It’s funny how being a pantster or a plotter really fits into everyone’s world, even non-writers.

Some of us like to have lists and schedules and know what we are doing every minute of everyday.  Then others fly by the seat of their pants.  Jump from bed each morning and go with the flow.  Still others (like me), have a general idea, certain things planned and plotted, but let other things come and go as they will.

But the interesting thing here is that I believe someone that writes and is a plotter in their writing could very well be a pantster in every other aspect of their lives.  Hmm…makes you think doesn’t it?

What about you, writer or not, are you a plotter, pantster or do you hop around when you are putting your pants on with one leg in and one leg out?


Posted by on October 26, 2011 in Day to Day Life, On Writing


Tags: , , , , , , , ,

42 responses to “One leg in and one leg out

  1. Neecy

    October 26, 2011 at 2:36 am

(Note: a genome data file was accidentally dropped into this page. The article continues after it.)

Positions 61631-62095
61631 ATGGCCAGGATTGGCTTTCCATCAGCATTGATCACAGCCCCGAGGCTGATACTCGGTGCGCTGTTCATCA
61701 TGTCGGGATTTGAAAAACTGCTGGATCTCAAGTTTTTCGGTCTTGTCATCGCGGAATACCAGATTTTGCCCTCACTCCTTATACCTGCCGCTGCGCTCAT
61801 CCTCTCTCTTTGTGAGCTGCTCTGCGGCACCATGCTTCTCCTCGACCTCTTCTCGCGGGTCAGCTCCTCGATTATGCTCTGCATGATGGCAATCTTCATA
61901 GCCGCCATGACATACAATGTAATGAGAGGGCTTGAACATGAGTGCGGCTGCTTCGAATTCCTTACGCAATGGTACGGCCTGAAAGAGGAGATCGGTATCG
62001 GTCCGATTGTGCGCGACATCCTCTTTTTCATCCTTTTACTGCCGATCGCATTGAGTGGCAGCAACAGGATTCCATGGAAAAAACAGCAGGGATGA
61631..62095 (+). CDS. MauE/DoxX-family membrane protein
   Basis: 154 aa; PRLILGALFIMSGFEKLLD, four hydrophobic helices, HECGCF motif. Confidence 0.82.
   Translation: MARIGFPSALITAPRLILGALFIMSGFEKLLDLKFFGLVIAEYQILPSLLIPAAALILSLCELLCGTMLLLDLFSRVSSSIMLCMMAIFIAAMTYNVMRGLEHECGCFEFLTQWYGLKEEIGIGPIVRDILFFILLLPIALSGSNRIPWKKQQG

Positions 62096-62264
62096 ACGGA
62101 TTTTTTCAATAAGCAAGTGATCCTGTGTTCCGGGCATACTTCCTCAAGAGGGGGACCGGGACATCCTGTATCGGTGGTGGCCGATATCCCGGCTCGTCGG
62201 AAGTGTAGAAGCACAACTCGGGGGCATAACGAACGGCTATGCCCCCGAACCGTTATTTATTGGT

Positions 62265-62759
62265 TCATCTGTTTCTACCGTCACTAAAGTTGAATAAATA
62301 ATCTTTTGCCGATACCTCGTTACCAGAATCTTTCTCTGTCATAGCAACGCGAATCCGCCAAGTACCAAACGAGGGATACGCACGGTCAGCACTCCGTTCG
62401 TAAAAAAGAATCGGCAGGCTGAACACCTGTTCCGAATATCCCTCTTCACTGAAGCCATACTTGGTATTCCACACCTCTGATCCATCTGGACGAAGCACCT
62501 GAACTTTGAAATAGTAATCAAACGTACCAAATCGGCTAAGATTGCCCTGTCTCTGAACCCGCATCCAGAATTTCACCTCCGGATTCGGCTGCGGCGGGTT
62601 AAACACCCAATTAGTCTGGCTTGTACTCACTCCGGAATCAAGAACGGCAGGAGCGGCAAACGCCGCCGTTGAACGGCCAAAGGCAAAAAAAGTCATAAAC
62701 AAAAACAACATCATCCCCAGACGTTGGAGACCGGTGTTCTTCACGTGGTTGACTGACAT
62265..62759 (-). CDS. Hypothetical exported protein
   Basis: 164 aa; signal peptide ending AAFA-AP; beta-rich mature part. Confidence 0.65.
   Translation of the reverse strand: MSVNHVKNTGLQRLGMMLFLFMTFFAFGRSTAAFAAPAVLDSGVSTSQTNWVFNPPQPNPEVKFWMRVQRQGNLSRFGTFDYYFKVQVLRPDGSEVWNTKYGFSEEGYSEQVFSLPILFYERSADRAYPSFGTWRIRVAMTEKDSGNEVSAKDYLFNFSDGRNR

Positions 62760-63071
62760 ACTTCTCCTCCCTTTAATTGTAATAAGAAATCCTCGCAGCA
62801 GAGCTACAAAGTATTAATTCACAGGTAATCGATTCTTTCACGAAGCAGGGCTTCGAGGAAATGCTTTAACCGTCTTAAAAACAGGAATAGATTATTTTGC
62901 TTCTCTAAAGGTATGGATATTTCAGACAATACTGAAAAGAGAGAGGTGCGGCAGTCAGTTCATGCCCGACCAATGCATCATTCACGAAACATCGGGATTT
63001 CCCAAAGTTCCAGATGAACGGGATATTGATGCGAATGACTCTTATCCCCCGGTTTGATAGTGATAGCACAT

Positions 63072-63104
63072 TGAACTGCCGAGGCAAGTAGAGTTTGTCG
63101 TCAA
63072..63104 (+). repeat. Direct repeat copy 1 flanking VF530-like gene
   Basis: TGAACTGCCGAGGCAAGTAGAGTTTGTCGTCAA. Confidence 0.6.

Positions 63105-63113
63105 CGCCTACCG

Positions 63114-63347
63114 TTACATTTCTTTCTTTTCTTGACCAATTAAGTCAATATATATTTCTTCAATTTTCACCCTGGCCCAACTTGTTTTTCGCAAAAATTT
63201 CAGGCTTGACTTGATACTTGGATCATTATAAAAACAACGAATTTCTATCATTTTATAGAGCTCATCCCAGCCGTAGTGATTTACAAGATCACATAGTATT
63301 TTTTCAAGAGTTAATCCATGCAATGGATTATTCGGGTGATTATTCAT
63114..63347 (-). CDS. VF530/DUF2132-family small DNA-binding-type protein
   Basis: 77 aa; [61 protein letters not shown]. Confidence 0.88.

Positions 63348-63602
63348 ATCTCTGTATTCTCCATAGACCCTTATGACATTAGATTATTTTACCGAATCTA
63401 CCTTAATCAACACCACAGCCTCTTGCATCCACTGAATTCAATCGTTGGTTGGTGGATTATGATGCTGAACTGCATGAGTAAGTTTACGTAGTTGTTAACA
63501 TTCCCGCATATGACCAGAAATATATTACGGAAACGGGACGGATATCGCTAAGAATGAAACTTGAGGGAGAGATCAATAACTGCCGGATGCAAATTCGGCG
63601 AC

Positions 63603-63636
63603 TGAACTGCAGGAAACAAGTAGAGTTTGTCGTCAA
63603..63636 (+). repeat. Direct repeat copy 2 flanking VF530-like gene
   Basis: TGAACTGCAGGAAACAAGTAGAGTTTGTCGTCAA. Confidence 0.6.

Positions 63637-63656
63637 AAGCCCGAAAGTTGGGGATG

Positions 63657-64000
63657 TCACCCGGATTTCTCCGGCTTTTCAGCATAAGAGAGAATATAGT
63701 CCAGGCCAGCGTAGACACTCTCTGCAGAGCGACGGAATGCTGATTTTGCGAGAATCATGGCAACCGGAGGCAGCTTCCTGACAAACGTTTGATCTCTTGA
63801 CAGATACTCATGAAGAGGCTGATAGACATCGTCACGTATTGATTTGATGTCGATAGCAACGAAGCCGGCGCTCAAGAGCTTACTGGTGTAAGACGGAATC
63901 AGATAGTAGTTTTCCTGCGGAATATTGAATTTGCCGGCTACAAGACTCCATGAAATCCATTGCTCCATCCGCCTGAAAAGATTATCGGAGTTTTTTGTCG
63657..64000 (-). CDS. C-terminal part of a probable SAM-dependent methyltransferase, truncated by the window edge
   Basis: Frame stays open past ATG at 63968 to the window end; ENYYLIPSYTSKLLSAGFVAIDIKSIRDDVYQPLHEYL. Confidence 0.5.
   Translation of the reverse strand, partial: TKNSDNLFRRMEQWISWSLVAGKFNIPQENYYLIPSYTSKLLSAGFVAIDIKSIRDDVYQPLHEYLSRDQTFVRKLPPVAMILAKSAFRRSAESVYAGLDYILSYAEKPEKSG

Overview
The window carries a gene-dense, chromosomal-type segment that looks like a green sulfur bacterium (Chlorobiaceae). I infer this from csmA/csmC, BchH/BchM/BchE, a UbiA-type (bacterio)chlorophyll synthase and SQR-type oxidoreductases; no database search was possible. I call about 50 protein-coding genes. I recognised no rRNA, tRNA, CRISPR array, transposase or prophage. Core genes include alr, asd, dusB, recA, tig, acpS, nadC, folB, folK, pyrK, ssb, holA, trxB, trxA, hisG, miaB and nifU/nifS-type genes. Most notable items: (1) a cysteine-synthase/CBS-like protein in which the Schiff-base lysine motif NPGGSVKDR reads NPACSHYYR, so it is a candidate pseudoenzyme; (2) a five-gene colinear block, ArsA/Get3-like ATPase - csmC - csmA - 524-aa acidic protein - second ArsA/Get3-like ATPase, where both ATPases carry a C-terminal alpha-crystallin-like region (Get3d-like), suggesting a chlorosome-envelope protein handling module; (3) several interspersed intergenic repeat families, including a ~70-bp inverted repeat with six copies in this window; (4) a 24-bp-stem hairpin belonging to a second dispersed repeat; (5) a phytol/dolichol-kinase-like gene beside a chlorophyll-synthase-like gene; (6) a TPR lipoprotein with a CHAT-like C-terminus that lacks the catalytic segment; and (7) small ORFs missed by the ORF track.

Both- I start out being a plotter–oh the details and keeping the story line straight. I even know where I want to go… and then I have what I like to call an “Ah-ha.” moment “What was I thinking?” and stuff changes -so I become a pantster. LOL
    Good post,

    • ChristineWarner

      October 26, 2011 at 3:29 am

      lol…so you think you have your act together with plotting but find out at the last minute you’re just like me. One leg in and one leg out. Love it!
      Thanks for dropping by!

  2. Valerie

    October 26, 2011 at 2:37 am

    Yep, that’s me too…One leg in and one leg out. I just didn’t know there might be others like me, lol. I love the time spent plotting, but after a while I’m itching to just ‘write already’! My muse will begin to sulk if I take too long, so I plunge in.

    I’ve taken a couple of Holly Lisle courses and that’s helped me a lot with staying with my plot.

    But, it’s good to know I’m in good company with my style of writing!

    • ChristineWarner

      October 26, 2011 at 3:31 am

      YAY…I love it when I meet someone that plots/pantsters like me. I’ve never heard of Holly Lisle, I’ll have to check out her courses! Thanks for dropping by and for the tip 🙂

  3. mirriamsmyth

    October 26, 2011 at 3:05 am